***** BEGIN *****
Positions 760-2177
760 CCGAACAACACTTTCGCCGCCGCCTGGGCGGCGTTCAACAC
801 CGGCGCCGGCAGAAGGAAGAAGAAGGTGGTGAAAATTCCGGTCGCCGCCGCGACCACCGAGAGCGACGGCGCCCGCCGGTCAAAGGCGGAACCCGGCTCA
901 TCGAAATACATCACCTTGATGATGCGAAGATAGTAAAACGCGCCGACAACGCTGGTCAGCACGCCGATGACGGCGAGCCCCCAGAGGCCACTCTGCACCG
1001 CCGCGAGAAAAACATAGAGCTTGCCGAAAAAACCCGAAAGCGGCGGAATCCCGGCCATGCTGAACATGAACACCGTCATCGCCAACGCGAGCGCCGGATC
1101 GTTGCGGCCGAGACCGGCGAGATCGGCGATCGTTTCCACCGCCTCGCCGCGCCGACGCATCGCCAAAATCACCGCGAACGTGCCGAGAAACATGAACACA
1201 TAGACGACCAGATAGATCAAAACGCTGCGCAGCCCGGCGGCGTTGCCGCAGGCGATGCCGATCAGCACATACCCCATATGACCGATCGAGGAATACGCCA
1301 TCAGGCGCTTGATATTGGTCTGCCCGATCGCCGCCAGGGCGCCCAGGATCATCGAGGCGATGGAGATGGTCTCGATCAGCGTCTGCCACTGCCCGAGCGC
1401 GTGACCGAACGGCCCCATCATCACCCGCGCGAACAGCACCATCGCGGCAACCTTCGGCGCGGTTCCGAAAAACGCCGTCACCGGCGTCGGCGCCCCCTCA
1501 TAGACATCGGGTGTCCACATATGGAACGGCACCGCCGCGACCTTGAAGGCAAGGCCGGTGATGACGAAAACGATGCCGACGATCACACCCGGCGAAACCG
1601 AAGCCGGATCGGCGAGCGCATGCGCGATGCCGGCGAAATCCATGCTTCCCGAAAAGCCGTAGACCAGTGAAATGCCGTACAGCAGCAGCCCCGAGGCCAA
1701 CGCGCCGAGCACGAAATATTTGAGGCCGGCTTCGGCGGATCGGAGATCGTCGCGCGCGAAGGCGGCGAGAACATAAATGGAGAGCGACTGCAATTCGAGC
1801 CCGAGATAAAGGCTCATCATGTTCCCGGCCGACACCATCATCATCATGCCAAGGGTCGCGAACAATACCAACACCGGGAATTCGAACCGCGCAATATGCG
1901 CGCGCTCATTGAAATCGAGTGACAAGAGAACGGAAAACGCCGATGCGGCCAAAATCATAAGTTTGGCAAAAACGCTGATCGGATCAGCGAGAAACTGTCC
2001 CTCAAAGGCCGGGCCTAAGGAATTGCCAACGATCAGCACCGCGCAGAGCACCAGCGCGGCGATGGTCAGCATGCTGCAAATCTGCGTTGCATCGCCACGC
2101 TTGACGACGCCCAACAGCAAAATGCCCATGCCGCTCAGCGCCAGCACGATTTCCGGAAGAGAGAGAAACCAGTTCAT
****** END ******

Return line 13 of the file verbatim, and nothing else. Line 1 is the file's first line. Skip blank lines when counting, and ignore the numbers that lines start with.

1801 CCGAGATAAAGGCTCATCATGTTCCCGGCCGACACCATCATCATCATGCCAAGGGTCGCGAACAATACCAACACCGGGAATTCGAACCGCGCAATATGCG